Global trade grew at its fastest pace for six years in 2017, the World Trade Organisation (WTO) revealed on Thursday, and the outlook is positive – but only if tensions between major economies do not escalate into a full-blown trade war.
According to the WTO’s figures, the volume of world merchandise trade grew by 4.7 per cent, by far exceeding the 3.6 per cent forecast in September last year, and well above the 1.8 per cent growth in 2016. Based on improved business and consumer confidence, the WTO estimates world trade will grow nearly as fast this year as it did last year, at 4.4 per cent, with growth of 4 per cent in 2019.
Roberto Azevedo, director general of the WTO, said: “This is good news. It represents the best run of trade expansion since before the crisis, supporting economic growth, development and job creation around the world.
“But, of course, risks to the forecast are significant and they are predominately on the downside.”
These risks include a tightening of monetary policy, which would see credit restricted and interest rates raised, and therefore worse financial conditions in general.
However, Mr Azevedo added, the more significant risk to world trade is “the rise in tensions that we are seeing between some trading partners”.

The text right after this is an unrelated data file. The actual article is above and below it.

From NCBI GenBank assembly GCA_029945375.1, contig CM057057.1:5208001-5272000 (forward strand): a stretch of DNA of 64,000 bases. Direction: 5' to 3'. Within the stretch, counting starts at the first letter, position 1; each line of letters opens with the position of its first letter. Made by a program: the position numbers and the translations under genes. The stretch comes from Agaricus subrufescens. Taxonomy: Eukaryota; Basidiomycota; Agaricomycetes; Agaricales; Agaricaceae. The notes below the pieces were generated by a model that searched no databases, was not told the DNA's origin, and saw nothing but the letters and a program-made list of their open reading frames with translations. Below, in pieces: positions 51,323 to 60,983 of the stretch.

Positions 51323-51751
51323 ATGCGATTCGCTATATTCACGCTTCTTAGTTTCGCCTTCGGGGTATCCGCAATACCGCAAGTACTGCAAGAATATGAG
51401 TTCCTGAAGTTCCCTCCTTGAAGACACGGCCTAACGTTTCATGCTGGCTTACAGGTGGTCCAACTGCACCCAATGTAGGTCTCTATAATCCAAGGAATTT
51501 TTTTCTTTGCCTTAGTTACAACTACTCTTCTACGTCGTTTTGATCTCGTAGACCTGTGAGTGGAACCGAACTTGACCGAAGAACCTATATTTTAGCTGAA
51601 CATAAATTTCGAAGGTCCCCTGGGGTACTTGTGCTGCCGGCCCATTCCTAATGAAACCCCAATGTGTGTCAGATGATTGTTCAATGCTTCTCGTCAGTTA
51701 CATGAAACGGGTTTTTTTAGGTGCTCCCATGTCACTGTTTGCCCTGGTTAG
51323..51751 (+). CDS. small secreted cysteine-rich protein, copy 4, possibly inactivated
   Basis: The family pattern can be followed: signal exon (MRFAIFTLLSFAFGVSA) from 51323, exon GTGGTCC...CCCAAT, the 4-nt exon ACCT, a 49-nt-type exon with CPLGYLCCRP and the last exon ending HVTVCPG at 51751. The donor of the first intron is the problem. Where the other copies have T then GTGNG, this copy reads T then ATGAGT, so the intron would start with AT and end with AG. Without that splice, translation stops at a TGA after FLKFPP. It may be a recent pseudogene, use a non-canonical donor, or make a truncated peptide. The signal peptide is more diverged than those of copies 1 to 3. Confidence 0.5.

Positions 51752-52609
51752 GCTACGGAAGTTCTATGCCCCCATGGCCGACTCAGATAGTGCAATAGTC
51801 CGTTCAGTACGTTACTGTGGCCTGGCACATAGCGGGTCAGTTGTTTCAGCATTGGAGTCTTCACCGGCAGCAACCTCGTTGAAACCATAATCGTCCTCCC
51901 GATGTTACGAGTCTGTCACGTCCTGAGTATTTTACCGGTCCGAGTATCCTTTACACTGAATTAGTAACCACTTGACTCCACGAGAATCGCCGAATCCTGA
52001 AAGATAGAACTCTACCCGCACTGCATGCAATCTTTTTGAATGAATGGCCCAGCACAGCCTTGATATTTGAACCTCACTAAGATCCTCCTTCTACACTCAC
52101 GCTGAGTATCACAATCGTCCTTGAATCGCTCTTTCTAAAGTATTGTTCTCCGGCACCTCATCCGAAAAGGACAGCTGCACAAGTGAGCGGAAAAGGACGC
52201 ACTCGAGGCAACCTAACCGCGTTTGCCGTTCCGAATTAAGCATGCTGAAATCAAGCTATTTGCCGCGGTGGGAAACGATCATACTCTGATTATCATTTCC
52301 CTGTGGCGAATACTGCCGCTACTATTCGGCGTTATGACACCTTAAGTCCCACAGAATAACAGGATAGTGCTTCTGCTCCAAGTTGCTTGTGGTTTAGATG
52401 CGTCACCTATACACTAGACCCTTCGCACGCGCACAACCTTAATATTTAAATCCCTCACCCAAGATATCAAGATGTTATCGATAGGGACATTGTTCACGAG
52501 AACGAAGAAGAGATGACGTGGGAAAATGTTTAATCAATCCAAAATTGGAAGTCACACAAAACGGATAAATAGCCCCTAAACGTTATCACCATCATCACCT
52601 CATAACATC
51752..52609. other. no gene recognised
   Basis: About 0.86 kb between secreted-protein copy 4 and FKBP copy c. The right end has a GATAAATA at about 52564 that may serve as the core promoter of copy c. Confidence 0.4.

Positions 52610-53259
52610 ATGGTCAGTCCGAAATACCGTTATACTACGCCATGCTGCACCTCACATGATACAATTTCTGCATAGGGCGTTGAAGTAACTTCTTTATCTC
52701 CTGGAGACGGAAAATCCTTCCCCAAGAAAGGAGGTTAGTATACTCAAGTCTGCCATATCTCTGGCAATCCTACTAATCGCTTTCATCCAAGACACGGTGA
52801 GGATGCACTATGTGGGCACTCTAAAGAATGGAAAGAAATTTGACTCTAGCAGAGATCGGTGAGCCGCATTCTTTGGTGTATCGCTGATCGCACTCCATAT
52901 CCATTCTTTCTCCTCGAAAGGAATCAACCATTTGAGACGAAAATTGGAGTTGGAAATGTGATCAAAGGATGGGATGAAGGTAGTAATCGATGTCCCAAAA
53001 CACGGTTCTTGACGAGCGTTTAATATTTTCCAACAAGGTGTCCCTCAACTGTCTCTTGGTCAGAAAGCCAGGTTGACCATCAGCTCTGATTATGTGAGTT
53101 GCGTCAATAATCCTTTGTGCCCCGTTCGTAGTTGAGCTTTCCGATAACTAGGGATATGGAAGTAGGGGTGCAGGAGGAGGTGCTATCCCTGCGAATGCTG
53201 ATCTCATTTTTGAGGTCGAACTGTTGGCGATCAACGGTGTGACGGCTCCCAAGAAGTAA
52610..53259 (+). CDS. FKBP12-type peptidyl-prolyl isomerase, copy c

Donald Trump recently announced tariffs on aluminium and steel from China, kicking off a chain of events that left many concerned about the possibility of a trade war. The first round of tariffs was followed with a further set of levies on up to $60bn (£42bn) of goods, to which China responded with its own set of tariffs on a list of 128 US imports.
“It is not possible to accurately map out the effects of a major escalation, but clearly they could be serious. A breakdown in trade relations among major players would derail the recovery that we have seen in recent years, threatening the ongoing economic expansion and putting jobs at risk,” he said.
“In an interconnected economy, the effects would be globalised, reaching far beyond those countries who are directly involved. Poor countries would stand to lose the most. So we have to do everything we can to avoid further escalation.
“We must safeguard the strong trade growth that we are seeing today, and ensure that trade remains an engine for economic growth, job creation and development around the world.”